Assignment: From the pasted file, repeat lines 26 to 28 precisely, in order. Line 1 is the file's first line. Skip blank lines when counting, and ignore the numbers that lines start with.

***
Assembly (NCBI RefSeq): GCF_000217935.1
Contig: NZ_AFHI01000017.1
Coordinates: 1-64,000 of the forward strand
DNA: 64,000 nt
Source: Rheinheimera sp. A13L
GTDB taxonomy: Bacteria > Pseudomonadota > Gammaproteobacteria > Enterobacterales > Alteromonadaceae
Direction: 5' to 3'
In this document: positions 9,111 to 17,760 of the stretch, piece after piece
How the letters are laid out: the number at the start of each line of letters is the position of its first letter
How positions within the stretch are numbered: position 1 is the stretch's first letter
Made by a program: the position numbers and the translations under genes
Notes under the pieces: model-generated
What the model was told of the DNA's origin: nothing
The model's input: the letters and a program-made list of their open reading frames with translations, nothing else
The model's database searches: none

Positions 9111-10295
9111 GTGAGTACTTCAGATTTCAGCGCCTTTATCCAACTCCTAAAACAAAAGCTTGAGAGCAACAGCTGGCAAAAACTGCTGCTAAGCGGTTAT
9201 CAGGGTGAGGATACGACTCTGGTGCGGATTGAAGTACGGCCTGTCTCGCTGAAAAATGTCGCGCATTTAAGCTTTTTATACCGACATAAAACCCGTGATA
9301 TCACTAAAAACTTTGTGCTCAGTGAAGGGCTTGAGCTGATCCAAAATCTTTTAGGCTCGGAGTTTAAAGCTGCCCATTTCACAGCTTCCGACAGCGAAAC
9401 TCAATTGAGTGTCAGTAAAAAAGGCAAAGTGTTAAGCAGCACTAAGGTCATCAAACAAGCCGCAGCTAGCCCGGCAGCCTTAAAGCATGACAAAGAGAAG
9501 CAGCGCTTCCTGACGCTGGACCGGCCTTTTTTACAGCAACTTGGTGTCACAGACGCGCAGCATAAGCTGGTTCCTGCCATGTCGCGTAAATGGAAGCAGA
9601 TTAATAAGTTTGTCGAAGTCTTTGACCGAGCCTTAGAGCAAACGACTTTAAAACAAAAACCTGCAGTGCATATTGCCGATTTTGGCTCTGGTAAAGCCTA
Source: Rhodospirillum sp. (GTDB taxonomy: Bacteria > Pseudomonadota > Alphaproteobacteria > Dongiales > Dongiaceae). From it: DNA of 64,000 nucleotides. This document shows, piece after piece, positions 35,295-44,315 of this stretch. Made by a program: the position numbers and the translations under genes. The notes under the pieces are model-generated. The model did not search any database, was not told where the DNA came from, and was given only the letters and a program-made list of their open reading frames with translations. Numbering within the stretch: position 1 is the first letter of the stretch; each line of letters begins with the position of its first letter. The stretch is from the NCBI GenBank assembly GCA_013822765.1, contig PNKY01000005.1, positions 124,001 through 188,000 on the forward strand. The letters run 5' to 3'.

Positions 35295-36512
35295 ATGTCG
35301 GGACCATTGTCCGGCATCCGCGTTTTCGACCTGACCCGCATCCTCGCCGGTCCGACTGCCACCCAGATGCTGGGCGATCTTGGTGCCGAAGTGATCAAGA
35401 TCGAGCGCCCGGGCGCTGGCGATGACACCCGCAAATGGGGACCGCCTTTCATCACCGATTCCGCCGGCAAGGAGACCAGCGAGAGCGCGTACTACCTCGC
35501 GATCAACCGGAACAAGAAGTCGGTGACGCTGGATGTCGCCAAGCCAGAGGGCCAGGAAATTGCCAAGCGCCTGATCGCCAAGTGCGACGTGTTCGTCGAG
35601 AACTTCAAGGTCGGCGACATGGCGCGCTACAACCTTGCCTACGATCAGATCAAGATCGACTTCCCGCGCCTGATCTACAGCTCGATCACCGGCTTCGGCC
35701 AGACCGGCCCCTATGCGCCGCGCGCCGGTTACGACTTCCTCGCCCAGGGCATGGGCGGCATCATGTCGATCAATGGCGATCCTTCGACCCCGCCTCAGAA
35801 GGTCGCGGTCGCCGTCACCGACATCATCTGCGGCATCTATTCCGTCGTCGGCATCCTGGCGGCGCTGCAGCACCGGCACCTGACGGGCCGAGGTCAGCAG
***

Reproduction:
35301 GGACCATTGTCCGGCATCCGCGTTTTCGACCTGACCCGCATCCTCGCCGGTCCGACTGCCACCCAGATGCTGGGCGATCTTGGTGCCGAAGTGATCAAGA
35401 TCGAGCGCCCGGGCGCTGGCGATGACACCCGCAAATGGGGACCGCCTTTCATCACCGATTCCGCCGGCAAGGAGACCAGCGAGAGCGCGTACTACCTCGC
35501 GATCAACCGGAACAAGAAGTCGGTGACGCTGGATGTCGCCAAGCCAGAGGGCCAGGAAATTGCCAAGCGCCTGATCGCCAAGTGCGACGTGTTCGTCGAG